Ronald D. Witherup PSS
The author takes a closer look at the attitudes of St Paul towards women and homosexuality. Ronald D. Witherup PSS is Superior General of the Society of the Priests of Saint Sulpice.
A few months ago, as part of a series on the Year of Mercy, I proposed a brief analysis of the letters of Paul for a somewhat surprising view of mercy. At that time, I noted that one area, dealing with delicate passages concerning women or homosexuality, opened a ‘can of worms’ too complex to handle in any detail1. Subsequently, I was urged to expand on this topic, which is the purpose of the present article.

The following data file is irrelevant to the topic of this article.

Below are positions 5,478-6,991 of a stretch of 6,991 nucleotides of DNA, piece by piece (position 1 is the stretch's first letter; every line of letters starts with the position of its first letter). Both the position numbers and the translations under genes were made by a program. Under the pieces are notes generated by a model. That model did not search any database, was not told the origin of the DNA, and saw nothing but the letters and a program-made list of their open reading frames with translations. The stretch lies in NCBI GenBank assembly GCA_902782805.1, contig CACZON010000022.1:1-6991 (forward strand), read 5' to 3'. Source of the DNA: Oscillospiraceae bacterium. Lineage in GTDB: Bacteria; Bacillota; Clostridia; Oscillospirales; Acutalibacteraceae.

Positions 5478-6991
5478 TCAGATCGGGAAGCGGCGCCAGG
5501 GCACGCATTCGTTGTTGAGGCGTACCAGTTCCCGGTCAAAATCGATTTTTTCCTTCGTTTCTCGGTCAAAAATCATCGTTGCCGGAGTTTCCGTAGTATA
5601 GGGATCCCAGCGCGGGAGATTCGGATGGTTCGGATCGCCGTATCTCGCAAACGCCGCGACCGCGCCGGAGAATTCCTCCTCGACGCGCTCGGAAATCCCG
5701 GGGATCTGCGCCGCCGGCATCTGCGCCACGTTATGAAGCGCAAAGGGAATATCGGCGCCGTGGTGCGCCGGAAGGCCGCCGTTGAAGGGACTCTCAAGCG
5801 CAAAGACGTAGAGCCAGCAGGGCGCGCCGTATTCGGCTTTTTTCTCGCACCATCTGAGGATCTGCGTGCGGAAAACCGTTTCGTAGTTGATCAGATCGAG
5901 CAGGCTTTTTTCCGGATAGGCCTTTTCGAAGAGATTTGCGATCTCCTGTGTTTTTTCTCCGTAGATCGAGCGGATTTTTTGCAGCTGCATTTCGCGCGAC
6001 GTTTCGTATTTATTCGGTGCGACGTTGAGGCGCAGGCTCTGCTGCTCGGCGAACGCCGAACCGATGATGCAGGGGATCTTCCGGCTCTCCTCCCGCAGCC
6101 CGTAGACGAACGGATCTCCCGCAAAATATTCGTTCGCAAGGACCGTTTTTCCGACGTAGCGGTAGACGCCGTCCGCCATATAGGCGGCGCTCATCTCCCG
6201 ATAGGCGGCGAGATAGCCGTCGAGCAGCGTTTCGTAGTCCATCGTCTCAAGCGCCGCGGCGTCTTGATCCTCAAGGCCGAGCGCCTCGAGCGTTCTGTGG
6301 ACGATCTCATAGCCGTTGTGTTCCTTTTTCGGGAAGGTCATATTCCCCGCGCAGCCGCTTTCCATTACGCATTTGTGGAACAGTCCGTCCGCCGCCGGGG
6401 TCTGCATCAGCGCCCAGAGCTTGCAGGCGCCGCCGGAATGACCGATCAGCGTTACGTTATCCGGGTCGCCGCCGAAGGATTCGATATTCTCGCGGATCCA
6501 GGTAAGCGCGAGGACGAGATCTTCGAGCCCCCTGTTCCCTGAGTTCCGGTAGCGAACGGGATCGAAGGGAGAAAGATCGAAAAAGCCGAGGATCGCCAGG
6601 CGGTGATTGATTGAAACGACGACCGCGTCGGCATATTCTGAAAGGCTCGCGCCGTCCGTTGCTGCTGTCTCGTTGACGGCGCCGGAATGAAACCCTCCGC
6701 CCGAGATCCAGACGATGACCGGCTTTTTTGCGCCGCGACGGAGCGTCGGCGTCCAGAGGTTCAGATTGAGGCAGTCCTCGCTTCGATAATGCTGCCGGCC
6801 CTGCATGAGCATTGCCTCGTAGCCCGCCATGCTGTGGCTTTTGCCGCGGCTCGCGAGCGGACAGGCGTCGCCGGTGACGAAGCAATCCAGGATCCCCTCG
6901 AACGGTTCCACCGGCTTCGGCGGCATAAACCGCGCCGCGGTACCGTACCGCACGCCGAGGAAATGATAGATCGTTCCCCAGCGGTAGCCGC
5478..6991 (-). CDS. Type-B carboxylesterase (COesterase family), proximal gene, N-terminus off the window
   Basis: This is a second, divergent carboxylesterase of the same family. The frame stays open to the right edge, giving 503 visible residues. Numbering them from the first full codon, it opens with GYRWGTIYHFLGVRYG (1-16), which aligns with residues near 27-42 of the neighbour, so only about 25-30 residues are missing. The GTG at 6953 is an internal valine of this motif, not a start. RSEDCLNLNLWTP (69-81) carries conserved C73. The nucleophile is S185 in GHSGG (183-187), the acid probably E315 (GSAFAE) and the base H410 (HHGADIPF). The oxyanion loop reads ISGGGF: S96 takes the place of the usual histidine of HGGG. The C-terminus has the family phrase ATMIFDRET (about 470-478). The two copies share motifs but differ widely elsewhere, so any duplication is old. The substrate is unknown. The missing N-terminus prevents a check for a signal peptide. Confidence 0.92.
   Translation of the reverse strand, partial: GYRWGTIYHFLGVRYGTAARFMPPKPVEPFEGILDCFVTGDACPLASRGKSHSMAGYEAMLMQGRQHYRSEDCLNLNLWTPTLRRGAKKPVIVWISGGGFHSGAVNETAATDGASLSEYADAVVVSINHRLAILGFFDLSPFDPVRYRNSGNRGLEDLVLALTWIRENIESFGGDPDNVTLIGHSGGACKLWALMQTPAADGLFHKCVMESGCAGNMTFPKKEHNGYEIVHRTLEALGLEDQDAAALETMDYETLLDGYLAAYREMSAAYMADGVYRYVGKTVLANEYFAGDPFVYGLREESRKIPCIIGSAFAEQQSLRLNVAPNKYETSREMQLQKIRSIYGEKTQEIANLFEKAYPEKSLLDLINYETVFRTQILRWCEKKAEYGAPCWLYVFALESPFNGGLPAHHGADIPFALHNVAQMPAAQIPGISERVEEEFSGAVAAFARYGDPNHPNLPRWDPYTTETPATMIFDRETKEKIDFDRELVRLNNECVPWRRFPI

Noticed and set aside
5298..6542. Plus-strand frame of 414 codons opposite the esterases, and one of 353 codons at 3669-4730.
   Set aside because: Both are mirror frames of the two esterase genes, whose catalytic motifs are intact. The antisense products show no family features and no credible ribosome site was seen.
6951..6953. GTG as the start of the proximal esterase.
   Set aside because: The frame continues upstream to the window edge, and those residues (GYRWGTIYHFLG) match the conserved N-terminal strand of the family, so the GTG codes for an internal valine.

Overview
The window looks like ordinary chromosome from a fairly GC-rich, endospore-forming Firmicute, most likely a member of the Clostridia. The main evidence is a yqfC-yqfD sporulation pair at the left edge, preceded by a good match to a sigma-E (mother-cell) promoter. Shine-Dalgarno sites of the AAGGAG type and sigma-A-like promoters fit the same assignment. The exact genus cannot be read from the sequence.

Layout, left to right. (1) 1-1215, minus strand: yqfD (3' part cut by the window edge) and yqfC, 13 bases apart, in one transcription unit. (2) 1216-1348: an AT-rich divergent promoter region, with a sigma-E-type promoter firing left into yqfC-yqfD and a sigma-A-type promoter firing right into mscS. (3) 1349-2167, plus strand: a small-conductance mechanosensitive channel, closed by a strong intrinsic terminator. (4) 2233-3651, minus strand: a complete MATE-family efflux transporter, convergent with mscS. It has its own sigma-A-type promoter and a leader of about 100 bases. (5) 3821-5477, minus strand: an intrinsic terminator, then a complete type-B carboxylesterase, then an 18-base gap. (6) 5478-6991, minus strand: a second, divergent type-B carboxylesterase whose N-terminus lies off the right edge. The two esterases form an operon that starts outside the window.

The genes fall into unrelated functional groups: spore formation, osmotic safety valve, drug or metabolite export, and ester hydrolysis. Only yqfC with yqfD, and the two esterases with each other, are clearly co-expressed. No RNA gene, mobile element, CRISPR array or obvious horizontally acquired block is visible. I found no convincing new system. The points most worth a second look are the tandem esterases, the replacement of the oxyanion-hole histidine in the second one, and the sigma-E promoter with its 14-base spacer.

The impetus for my concern is a lingering attitude in the popular mind that Paul had almost irredeemably negative attitudes towards women and homosexual persons. Others imply he was obsessed with sex or perhaps was sexually repressed. From an objective biblical perspective, I view such judgments as anachronistic and lacking nuance. Moreover, I think there is an underlying crypto-fundamentalist attitude that wants to see every modern trend or tendency justified somehow in the Bible. It seems to be a way to rationalize our own modern preoccupations. While I can only break open the topic here, I hope that it might lead to further serious reflection on the part of readers of The Pastoral Review.